Court rejects challenge to sex-selective abortion docs

The High Court in London has upheld a decision not to prosecute two doctors who were revealed to have offered sex-selective abortions.

On Tuesday Lord Justice Burnett and Mr Justice Irwin refused permission for pro-life campaigner Aisling Hubert to seek a judicial review of the Crown Prosecution Service’s (CPS) decision not to press charges.

In March the CPS blocked Hubert’s private prosecution against the medics, saying that although there was “sufficient evidence for a realistic prospect of conviction”, it was not”in the public interest” to take action.


Dr Prabha Sivaraman and Dr Palaniappan Rajmohan were both filmed in 2012 agreeing to arrange abortions on the grounds of sex during an undercover Telegraph investigation.

The Medical Practitioners Tribunal Service dropped its investigation into Dr Sivaraman, but in November Dr Rajmohan was struck off for three months.

Sex-selective abortion prosecution “not in the public interest”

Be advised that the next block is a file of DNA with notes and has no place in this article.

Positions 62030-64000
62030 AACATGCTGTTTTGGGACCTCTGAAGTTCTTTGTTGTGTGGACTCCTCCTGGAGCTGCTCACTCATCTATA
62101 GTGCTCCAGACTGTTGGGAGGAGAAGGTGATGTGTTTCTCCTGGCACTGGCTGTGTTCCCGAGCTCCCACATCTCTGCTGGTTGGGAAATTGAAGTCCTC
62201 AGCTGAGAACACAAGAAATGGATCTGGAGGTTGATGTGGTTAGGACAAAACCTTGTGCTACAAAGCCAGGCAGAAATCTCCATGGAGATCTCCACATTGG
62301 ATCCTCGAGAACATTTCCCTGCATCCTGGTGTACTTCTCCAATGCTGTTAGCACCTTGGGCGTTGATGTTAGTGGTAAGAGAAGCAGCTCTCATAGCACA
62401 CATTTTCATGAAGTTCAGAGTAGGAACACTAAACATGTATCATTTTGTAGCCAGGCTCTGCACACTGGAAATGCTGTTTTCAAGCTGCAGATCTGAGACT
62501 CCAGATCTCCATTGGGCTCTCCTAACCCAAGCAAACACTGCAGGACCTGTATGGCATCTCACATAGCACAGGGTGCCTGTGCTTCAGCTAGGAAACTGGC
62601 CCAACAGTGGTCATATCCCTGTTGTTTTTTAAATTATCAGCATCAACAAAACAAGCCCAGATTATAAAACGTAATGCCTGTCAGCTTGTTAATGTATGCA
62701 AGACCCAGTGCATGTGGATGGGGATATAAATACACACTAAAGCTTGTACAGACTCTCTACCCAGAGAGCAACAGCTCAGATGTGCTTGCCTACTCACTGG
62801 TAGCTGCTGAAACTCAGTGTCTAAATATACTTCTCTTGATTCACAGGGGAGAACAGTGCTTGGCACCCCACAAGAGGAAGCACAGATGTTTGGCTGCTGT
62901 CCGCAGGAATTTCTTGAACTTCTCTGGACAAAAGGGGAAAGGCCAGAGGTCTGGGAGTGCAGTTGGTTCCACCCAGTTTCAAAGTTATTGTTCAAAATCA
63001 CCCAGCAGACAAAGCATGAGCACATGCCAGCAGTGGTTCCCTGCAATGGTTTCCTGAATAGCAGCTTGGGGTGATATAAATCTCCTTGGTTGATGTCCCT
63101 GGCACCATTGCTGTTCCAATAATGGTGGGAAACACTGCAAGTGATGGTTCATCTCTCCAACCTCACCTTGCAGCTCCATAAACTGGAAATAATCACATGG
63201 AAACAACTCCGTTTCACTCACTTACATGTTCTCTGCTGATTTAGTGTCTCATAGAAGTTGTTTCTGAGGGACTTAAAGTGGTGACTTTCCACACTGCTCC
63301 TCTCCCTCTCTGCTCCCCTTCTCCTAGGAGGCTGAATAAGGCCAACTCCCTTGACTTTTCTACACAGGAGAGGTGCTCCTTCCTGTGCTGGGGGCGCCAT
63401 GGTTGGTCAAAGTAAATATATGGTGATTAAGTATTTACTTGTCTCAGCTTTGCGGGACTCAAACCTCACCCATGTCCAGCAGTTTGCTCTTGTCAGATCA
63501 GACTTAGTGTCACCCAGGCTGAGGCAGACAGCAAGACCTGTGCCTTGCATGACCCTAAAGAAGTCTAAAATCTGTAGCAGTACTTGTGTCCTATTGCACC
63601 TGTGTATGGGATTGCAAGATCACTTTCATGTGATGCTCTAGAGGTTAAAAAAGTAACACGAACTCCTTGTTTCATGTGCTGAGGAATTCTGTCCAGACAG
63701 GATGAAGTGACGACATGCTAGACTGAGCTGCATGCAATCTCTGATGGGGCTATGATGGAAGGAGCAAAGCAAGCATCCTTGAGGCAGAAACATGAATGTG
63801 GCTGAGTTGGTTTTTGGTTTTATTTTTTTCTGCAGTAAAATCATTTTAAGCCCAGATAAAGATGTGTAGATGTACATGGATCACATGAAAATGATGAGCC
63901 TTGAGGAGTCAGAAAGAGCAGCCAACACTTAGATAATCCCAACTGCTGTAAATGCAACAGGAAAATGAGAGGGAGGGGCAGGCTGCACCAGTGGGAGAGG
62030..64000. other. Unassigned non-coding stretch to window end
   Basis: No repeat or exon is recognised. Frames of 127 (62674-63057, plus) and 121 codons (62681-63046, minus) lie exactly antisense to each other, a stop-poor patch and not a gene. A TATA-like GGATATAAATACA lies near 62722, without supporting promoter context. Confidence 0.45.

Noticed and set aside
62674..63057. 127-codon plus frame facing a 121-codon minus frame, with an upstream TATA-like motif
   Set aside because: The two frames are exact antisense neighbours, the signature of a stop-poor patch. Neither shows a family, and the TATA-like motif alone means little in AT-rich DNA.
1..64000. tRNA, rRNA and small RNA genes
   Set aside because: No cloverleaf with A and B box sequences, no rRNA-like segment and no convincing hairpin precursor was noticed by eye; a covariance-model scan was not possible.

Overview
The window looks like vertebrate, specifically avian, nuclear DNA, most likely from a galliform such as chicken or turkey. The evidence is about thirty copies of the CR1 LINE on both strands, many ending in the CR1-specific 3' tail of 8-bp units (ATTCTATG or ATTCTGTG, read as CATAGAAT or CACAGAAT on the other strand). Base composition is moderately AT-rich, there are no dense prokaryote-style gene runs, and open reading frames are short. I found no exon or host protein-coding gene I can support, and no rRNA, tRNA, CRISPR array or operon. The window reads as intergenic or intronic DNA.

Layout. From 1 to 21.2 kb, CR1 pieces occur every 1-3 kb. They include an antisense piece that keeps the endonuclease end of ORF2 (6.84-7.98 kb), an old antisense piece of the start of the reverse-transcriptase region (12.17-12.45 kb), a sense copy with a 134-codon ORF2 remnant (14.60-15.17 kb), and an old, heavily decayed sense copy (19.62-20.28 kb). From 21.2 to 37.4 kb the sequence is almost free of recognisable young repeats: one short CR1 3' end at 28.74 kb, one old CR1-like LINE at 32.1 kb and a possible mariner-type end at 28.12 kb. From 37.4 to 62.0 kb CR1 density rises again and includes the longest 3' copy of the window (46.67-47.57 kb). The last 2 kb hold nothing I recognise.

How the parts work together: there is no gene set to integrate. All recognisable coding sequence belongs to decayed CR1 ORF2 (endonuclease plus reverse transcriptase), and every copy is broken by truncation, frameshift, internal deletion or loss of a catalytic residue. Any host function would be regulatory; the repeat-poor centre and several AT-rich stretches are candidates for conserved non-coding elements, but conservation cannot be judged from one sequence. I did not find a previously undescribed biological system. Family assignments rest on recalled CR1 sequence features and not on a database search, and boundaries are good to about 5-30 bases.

Hubert’s barrister Paul Diamond told the High Court that the Director of Public Prosecutions (DPP) and the CPS had made an “error of law”.

Political reasons

But Mr Justice Irwin said there was never going to be an abortion and the only evidence concerned “preparatory acts” revealed by a newspaper investigation.

The judges are to set out their full reasons at a later date.

Speaking ahead of the High Court decision, Hubert said: “The video evidence is stark and straightforward but for political and ideological reasons, it is being blocked from exposure to the proper scrutiny of justice in court”.

Pursuit of justice

Hubert’s case is being backed by Christian Concern.

Before the ruling, its CEO Andrea Minichiello Williams said: “The office of the DPP was created to ensure that justice was done even where individuals didn’t have the resolve or resource to pursue a prosecution themselves.

“But here we have seen the DPP’s office first refuse to prosecute and then go further still by blocking private prosecutions that were brought, as a last resort, in the pursuit of justice. This overreach of establishment power must be challenged.”

She added: “At all stages of this case, there have been major challenges, but Aisling has been determined to carry on and speak on behalf of the unborn child”.

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